Debt Ceiling Crisis: How a Default Could Unfold

That allows the Treasury to avoid adding much to its outstanding $31.4 trillion debt load — something it can’t do right now since it enacted extraordinary measures after coming within a whisker of the debt limit on Jan. 19. And it should give the Treasury the cash it needs to avoid any disruption to payments, at least for now.

This week, for example, the government sold two-year, five-year and seven-year bonds. However, that debt doesn’t “settle” — meaning the cash is delivered to the Treasury and the securities delivered to the buyers at the auction — until May 31, coinciding with three other securities coming due.

More precisely, the new cash being borrowed is slightly larger than the amount coming due, with the tricky act of balancing all of the money coming in and out pointing to the Treasury’s challenge in the days and weeks ahead.

When all the payments are tallied, the government ends up with a little over $20 billion of extra cash, according TD Securities.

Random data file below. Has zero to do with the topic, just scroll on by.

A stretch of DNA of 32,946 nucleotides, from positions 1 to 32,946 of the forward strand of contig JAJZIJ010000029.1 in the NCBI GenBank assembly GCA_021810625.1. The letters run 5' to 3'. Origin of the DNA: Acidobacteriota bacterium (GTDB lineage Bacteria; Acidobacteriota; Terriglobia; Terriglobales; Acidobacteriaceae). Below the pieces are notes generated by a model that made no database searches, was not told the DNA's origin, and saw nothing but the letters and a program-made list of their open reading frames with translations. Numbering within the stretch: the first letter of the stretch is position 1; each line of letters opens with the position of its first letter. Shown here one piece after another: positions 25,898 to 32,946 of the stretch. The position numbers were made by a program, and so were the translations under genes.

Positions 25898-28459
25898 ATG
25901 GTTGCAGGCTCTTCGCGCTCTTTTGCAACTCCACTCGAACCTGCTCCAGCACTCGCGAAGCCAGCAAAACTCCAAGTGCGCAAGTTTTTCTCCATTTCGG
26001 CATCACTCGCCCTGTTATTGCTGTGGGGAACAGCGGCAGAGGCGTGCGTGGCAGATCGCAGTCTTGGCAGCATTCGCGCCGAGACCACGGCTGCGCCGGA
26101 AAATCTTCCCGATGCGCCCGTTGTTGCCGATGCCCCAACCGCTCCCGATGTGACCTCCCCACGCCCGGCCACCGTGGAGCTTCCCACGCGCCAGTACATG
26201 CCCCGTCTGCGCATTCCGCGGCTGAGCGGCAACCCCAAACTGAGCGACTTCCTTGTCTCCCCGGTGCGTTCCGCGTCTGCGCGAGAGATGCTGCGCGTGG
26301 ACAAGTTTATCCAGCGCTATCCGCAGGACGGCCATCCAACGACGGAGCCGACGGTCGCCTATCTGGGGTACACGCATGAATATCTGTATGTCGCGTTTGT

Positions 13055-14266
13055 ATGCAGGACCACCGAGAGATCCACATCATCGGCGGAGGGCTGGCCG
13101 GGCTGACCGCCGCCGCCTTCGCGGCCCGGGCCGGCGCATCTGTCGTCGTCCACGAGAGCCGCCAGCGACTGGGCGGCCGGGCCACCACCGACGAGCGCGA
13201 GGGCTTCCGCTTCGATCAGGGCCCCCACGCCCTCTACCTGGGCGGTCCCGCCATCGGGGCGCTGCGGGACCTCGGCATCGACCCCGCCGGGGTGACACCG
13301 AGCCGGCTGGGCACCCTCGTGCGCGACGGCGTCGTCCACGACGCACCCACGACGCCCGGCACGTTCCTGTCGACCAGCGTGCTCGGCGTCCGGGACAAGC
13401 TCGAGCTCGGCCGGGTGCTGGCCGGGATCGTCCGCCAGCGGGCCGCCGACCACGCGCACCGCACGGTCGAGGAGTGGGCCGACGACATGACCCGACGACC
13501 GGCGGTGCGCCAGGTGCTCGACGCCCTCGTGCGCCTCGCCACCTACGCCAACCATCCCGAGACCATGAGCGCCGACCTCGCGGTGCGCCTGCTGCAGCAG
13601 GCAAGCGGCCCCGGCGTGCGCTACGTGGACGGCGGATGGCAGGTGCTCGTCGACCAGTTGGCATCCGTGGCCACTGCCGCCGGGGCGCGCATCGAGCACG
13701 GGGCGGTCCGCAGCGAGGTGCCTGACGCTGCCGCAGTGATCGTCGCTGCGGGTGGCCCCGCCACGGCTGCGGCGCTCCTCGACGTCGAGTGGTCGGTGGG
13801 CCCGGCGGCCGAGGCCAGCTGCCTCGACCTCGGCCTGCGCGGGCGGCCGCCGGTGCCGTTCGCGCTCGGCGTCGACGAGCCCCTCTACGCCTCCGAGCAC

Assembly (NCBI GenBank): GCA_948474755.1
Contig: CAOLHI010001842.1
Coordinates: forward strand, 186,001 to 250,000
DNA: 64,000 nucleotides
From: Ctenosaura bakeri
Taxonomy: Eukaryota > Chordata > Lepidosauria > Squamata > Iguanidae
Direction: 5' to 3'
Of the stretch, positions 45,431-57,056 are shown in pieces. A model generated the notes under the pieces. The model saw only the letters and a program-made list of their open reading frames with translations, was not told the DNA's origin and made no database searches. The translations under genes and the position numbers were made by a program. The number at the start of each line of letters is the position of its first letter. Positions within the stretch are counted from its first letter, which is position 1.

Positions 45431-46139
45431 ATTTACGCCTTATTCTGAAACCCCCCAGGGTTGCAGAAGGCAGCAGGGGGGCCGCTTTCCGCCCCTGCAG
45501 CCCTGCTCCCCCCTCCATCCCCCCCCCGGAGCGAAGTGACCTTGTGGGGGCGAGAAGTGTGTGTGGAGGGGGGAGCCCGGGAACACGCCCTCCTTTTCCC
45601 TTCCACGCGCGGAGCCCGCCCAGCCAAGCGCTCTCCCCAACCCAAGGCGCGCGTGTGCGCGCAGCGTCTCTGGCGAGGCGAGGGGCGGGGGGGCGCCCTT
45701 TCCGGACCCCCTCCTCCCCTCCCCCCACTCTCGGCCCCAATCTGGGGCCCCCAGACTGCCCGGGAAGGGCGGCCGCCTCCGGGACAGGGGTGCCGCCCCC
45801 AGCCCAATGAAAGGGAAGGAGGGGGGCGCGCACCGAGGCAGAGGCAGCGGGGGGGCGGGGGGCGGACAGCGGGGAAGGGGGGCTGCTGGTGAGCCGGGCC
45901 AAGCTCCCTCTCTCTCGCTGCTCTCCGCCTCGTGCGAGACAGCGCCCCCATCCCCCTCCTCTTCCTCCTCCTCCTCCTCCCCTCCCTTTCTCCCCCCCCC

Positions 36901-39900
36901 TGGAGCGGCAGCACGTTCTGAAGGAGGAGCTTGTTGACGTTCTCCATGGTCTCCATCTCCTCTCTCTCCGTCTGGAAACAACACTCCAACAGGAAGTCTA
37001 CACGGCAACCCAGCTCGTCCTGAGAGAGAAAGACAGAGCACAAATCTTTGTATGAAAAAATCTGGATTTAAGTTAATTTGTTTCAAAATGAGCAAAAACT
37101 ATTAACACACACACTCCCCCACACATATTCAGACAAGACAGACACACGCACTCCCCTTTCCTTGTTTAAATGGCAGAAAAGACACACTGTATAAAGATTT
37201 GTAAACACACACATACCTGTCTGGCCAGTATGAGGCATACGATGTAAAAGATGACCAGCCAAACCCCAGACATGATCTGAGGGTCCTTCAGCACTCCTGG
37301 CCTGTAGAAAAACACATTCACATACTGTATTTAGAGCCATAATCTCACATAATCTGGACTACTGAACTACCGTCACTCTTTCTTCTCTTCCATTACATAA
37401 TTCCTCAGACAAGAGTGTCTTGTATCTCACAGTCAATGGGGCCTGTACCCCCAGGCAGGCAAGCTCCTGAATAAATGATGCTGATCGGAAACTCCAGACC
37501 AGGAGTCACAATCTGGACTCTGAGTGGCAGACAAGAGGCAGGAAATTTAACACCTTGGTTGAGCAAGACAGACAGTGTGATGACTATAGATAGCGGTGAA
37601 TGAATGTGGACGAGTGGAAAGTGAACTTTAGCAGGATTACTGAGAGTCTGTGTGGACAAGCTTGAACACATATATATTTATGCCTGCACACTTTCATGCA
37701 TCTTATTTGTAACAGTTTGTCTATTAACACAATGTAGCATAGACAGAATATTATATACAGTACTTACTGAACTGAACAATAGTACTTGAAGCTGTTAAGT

Some of that could go to the $12 billion of interest payments that the Treasury also has to pay that day. But as time goes on, and the debt limit becomes harder to avoid, the Treasury may have to postpone any incremental fund-raising, as it did during the debt limit standoff in 2015.

The U.S. Treasury pays its debts through a federal payments system called Fedwire. Big banks hold accounts at Fedwire, and the Treasury credits those accounts with payments on its debt. These banks then pass the payments through the market’s plumbing and via clearing houses, like the Fixed Income Clearing Corporation, with the cash eventually landing in the accounts of holders from domestic retirees to foreign central banks.

The Treasury could try to push off default by extending the maturity of debt coming due. Because of the way Fedwire is set up, in the unlikely event that the Treasury chooses to push out the maturity of its debt it will need to do so before 10 p.m. at the latest on the day before the debt matures, according to contingency plans laid out by the trade group Securities Industry and Financial Markets Association, or SIFMA. The group expects that if this is done, the maturity will be extended for only one day at a time.

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